The girls’ comics Jinty and Tammy both offer rather more dignified fare. Only a handful of the regular strips mention the Royal Wedding: in Jinty, Tansy of Jubilee Street travels to London in a horse-drawn caravan and, once there, finds an original way of beating the crowds; and in Tammy, there’s a fun Edie and Miss T Royal Wedding-themed cartoon. The only other nod to the event in the strips is a wedding-based episode of Jinty’s Gypsy Rose’s Tales of Mystery and Magic, ‘The Veiled Threat’, in which a young woman’s wedding goes wrong because her veil was that worn by her aunt for her own unhappy marriage. Jinty offers a nice Royal Wedding cover while Tammy limits the front-cover mention to a splash panel, but both comics celebrate the big day with colourful covers and a range of wedding-themed features and competitions.
Special thanks to Mistyfan for providing the scans for Tammy, as I don’t have this issue in my own collection.
The funnies offer a bit of a mixed bag. All go strong on the front cover, with a lovely display of red, white and blue, and there’s a celebratory centre-page spread in each issue (at least, I assume that there was one in Whizzer and Chips but I’ve only just realised that the middle pages have been removed from my copy – can anyone enlighten me, or even send me a scan if you have this issue? UPDATE: Thank you Peter Gray for supplying the centre-page Maze Chase, and additional wedding mentions I missed from this issue's Strange Hill). But apart from the front and centre pages, the number of mentions within the comic strips themselves (in which characters are generally concerned with how they are going to watch the Royal Wedding, either on telly or at a parade) suggest that the editorial teams of Whizzer and Chips and Jackpot were more excited about the whole thing than Buster and Whoopee!, or perhaps they had demographic information that suggested their core readerships might have different takes on the whole thing. One can only guess, so draw your own conclusions.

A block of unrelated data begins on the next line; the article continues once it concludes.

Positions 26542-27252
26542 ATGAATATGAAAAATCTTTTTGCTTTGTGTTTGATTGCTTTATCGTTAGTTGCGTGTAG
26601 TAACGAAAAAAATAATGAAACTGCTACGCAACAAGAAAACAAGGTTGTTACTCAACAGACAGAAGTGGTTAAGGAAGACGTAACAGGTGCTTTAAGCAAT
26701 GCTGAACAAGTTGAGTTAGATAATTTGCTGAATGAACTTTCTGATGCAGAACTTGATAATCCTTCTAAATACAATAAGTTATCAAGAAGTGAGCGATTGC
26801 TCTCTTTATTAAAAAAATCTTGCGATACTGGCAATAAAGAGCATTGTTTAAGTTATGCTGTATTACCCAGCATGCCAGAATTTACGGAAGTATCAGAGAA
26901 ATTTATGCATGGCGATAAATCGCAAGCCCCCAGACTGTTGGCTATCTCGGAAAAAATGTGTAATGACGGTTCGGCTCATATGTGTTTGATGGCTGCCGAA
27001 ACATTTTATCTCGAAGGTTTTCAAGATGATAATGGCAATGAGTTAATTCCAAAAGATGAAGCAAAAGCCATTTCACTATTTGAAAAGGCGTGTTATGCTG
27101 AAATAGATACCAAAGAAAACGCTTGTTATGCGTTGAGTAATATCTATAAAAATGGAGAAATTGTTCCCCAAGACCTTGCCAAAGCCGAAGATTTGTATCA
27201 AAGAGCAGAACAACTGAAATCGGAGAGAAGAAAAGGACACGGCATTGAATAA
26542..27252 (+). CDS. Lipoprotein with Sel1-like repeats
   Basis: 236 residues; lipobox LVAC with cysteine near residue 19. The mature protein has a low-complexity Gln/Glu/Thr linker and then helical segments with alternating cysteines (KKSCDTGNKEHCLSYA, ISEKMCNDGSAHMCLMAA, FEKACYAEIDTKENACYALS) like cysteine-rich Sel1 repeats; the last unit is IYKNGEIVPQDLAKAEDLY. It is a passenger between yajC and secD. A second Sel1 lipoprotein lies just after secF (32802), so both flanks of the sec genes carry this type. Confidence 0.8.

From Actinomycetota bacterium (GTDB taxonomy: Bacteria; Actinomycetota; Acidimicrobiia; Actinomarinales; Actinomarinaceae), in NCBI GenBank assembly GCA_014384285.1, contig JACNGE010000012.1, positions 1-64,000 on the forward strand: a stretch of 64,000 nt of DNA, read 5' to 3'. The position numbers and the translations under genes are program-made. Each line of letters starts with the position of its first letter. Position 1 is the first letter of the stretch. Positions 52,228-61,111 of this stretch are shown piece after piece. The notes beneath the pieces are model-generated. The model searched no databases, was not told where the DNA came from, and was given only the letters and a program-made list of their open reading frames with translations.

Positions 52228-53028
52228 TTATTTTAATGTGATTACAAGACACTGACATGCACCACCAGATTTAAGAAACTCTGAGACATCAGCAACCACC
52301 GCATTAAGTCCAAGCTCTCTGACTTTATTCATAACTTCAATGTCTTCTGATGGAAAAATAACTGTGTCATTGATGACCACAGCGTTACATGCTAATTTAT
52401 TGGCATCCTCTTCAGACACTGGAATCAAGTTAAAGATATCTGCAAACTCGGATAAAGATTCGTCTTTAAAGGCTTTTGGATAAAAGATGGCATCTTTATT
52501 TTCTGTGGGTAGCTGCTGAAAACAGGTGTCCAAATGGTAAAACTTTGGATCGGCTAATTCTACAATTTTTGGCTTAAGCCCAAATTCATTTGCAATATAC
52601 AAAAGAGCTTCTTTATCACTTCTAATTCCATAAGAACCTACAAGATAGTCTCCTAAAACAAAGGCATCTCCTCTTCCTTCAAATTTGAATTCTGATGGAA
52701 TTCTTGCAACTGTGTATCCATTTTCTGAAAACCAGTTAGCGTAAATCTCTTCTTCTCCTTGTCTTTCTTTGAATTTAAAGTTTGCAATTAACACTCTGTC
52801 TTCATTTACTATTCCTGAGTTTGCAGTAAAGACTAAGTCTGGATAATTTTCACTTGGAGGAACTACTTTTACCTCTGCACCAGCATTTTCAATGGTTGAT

Finally, a brief mention of the party poopers. Neither 2000AD nor Battle made mention of Charles and Di’s Royal Wedding (although both ran the ad for Tiger and Roy of the Rovers shown below). These two titles represented the more anarchic new wave of comics to have emerged at IPC during the late 1970s, and there had been a degree of tension between the creators of both and those representing management and the more conservative ‘old guard’. I’d love to know whether much pressure was put on to the editors of either 2000AD or Battle to offer their respects to the happy couple, and if it was, then for the integrity of both titles I’m glad to see it was resisted.